The energy needs of the stressed patient appear to be optimally provided when fat is incorporated into the parenteral regimen. However conventional long chain triglyceride emulsions are less well tolerated by severely injured patients. Recently interest has been generated in the use of triglyceride emulsions containing only medium chain fatty acid or structured with long chain fatty acids. Potential benefits of medium chain triglycerides as calorie sources in hospitalized patients include their preferential oxidation and their limited ability to undergo elongation or deposition. However, although controlled trials in injured laboratory animals have demonstrated improved hepatic and reticuloendothelial function with triglyceride emulsions containing medium chain fatty acids exclusively, no benefit for protein metabolism over currently used long chain triglyceride emulsions has been identified. On the other hand when burned rats receive total parental nutrition containing medium chain and long chain fatty acids that were chemically synthesized into a structured triglyceride, weight gain, protein retention (nitrogen balance), isotope balance, liver protein synthesis, and serum albumin were markedly improved. The long range goals of the present study are to define the metabolic and physiologic differences that might explain these profound effects on protein metabolism including 1) mechanism of lipid absorption from the gut and lipid uptake by muscle cells 2) determine the optimal dose of structured lipid to achieve these effects 3) confirm the putative benefits of structured lipid in one other conventional injury model (septic fracture) and one novel injury model (burn injury + monokine infusion) and 4) investigate whether the function of the reticuloendothelial system is relatively preserved with parenteral administration. These studies will be the design model for subsequent human investigation if the early promise of structured lipid is confirmed.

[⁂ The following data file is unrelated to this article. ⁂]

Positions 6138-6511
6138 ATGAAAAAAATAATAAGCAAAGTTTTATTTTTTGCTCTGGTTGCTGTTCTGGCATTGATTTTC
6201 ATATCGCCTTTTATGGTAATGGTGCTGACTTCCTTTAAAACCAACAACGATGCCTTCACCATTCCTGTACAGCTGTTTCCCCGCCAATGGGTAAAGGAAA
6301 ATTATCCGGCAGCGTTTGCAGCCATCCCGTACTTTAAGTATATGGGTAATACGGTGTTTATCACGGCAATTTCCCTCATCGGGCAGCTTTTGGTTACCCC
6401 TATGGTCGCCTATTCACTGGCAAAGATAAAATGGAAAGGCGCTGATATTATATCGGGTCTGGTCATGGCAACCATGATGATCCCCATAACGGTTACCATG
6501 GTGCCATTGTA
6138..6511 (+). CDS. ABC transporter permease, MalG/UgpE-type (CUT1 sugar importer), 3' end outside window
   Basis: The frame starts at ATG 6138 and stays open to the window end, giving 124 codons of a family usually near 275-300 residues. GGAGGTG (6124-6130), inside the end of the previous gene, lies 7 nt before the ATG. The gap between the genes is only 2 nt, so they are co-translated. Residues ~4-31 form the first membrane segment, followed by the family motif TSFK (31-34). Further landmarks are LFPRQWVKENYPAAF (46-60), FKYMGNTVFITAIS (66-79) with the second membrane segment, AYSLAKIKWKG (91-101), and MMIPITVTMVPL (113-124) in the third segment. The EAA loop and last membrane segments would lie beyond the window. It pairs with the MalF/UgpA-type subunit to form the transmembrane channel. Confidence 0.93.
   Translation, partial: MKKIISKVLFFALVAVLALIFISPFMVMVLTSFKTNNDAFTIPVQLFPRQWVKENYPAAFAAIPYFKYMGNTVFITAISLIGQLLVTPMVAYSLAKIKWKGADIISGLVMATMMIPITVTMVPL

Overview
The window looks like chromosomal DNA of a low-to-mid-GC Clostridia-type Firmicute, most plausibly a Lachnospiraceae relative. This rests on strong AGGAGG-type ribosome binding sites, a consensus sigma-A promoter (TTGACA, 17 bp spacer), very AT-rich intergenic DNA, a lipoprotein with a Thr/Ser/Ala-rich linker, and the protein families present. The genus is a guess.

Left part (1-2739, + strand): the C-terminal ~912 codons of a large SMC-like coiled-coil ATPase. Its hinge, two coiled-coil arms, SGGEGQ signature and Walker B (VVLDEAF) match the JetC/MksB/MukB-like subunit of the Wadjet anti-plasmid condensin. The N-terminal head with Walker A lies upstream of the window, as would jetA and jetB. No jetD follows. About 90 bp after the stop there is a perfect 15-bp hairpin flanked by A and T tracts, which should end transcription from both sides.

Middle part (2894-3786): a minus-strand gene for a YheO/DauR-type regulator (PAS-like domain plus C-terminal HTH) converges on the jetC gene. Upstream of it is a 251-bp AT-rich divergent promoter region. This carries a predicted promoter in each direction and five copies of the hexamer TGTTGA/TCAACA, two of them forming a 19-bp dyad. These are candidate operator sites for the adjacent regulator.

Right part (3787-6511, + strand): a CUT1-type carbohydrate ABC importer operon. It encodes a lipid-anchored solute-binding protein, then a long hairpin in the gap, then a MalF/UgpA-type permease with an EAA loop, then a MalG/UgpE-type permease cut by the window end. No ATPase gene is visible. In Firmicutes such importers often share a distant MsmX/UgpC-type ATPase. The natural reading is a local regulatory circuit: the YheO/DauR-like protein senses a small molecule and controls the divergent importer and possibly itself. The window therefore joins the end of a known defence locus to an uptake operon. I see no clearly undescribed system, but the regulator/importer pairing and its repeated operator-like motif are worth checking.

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National Institute of Diabetes and Digestive and Kidney Diseases (NIDDK)
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Surgery, Anesthesiology and Trauma Study Section (SAT)
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Beth Israel Deaconess Medical Center
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